In many ways Finland is like New Zealand. Both countries are relatively isolated in terms of their geography. Our populations are similar in size, with both of us having way too few people. The ‘Clean and Green’ catchphrase could have been invented for Finland, and particularly the area around Tampere, as much as for New Zealand. And, without fail, every time I’ve been to Finland I’m told of the uncommon link our two countries share – Finland was the second country, after New Zealand, to grant women the right to vote.
So Tampere is a nice place, made even nicer by the fact it’s not on the tourist track and is washed down by nature nearly every day.
The Hotel Ilves is like a second home. One of the tallest buildings in central Tampere it overlooks the rapids, Lake Pyhäjärvi, and sits next to the multi-level Koskikeskus shopping centre. The rooms are a decent size and comfortable, with a great outlook no matter which side of the building your room is on. There’s a massive sauna area in the basement for locals and visitors alike (more on saunas soon).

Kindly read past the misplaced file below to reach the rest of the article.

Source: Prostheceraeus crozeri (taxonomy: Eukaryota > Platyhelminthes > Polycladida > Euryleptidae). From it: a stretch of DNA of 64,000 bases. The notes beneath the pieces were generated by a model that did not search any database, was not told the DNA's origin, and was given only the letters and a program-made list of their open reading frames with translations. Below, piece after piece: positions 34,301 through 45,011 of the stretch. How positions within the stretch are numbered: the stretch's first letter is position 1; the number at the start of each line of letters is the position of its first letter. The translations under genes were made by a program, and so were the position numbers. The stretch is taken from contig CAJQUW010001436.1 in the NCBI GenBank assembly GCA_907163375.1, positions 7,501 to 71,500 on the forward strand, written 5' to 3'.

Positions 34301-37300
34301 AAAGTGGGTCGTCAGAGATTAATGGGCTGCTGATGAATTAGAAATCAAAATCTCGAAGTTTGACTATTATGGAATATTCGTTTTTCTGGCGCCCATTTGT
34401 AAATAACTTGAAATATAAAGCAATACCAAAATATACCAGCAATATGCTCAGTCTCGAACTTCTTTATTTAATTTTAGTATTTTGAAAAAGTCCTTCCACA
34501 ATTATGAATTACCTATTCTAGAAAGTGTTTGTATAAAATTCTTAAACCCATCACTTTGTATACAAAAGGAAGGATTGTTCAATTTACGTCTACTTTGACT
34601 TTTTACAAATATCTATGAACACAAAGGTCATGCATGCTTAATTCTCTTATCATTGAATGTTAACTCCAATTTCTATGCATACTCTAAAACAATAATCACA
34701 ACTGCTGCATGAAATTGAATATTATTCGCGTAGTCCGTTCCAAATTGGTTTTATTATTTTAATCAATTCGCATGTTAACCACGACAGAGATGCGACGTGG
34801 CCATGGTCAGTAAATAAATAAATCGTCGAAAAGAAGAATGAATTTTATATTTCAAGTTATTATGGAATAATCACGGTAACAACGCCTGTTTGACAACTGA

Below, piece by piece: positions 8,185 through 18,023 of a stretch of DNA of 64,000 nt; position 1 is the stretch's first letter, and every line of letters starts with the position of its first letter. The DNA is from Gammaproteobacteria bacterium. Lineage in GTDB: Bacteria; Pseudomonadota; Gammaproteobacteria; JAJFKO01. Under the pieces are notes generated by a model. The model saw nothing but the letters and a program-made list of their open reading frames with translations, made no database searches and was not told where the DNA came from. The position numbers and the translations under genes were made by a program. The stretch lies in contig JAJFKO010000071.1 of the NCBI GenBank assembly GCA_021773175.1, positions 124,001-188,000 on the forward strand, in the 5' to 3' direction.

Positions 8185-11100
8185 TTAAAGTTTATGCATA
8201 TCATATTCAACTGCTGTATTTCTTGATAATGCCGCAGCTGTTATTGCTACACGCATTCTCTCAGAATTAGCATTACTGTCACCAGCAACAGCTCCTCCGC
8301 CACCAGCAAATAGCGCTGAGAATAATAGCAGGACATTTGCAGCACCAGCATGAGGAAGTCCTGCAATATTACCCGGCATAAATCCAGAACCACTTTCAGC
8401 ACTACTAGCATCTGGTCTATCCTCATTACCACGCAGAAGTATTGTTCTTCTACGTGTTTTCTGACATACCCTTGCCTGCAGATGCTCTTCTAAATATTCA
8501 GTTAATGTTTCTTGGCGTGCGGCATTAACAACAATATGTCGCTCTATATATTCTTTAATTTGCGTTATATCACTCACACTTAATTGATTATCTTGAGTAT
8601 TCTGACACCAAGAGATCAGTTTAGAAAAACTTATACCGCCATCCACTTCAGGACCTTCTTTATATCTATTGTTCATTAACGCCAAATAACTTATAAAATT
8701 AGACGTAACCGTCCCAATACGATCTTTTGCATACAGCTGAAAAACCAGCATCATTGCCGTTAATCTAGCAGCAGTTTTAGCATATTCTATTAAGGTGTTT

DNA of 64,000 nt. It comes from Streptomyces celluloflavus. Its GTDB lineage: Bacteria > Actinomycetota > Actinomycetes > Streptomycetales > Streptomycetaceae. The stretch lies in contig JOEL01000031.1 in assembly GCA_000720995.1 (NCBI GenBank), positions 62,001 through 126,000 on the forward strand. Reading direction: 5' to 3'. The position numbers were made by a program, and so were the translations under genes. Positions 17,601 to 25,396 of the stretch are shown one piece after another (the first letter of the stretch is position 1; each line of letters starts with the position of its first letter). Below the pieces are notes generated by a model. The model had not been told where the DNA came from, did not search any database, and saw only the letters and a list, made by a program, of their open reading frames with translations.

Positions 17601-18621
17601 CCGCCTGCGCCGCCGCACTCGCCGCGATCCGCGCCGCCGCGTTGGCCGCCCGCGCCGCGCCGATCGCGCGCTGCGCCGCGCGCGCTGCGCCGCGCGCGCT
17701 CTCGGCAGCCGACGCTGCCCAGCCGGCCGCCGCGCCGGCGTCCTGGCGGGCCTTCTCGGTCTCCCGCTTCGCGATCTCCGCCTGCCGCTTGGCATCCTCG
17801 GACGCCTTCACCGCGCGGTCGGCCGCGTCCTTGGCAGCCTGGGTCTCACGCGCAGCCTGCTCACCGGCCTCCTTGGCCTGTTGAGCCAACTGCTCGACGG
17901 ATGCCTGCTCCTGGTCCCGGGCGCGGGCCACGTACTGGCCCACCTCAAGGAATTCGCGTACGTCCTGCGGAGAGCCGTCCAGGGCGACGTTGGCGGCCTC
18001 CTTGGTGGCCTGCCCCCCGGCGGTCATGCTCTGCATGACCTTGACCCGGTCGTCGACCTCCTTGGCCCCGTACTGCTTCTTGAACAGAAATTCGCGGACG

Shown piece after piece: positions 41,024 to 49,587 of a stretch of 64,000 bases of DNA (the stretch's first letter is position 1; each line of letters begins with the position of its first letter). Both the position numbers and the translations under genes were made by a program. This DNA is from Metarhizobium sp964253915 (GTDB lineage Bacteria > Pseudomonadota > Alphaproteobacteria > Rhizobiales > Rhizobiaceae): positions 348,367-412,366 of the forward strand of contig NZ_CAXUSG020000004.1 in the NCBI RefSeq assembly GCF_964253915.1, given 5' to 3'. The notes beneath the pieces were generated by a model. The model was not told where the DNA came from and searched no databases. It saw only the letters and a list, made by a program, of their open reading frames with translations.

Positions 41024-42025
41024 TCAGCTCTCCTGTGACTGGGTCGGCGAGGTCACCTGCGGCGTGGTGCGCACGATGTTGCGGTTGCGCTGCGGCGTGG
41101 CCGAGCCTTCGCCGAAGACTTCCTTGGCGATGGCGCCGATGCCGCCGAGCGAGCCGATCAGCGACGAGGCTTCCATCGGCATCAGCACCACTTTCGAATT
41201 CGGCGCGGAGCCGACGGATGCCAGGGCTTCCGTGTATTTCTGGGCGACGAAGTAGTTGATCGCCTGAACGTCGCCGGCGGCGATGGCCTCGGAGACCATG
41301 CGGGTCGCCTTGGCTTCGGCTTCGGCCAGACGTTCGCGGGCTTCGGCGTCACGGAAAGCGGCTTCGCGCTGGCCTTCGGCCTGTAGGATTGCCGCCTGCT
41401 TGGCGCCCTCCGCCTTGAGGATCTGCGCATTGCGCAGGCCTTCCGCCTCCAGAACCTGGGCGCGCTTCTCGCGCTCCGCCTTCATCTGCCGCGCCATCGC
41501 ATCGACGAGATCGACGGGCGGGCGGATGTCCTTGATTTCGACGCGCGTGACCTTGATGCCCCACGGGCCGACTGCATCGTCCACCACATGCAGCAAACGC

Probably the most striking landmark in Tampere is the Näsinneula tower, which is situated in the Särkänniemi amusement park and topped by a standard issue revolving restaurant. With the area around Tampere being so flat the view from the restaurant means you can just about see Russia. The view of Lake Näsijärvi in summer is special. This is where I tried reindeer for the first time. That was cool, if for no other reason than to say I’d eaten reindeer.